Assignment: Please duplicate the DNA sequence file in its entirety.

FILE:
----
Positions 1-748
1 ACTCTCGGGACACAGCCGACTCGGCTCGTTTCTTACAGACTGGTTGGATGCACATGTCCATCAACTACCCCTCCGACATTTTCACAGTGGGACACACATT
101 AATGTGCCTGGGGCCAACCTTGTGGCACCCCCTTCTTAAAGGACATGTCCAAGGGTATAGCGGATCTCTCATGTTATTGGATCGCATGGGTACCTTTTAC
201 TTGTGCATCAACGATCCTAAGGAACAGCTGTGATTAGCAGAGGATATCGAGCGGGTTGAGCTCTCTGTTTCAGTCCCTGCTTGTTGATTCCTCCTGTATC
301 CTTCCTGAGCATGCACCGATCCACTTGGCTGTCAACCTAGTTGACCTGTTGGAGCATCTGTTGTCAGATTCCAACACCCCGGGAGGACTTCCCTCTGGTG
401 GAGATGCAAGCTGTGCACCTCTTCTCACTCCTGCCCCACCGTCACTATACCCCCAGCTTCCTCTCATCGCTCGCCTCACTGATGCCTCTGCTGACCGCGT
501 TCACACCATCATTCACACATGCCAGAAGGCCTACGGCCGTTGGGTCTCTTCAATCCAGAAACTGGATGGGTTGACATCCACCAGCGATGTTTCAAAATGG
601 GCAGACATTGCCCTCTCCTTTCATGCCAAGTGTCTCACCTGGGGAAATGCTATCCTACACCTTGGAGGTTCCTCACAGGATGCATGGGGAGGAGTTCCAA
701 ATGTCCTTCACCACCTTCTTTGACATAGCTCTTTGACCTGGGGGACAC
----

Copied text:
Positions 1-748
1 ACTCTCGGGACACAGCCGACTCGGCTCGTTTCTTACAGACTGGTTGGATGCACATGTCCATCAACTACCCCTCCGACATTTTCACAGTGGGACACACATT
101 AATGTGCCTGGGGCCAACCTTGTGGCACCCCCTTCTTAAAGGACATGTCCAAGGGTATAGCGGATCTCTCATGTTATTGGATCGCATGGGTACCTTTTAC
201 TTGTGCATCAACGATCCTAAGGAACAGCTGTGATTAGCAGAGGATATCGAGCGGGTTGAGCTCTCTGTTTCAGTCCCTGCTTGTTGATTCCTCCTGTATC
301 CTTCCTGAGCATGCACCGATCCACTTGGCTGTCAACCTAGTTGACCTGTTGGAGCATCTGTTGTCAGATTCCAACACCCCGGGAGGACTTCCCTCTGGTG
401 GAGATGCAAGCTGTGCACCTCTTCTCACTCCTGCCCCACCGTCACTATACCCCCAGCTTCCTCTCATCGCTCGCCTCACTGATGCCTCTGCTGACCGCGT
501 TCACACCATCATTCACACATGCCAGAAGGCCTACGGCCGTTGGGTCTCTTCAATCCAGAAACTGGATGGGTTGACATCCACCAGCGATGTTTCAAAATGG
601 GCAGACATTGCCCTCTCCTTTCATGCCAAGTGTCTCACCTGGGGAAATGCTATCCTACACCTTGGAGGTTCCTCACAGGATGCATGGGGAGGAGTTCCAA
701 ATGTCCTTCACCACCTTCTTTGACATAGCTCTTTGACCTGGGGGACAC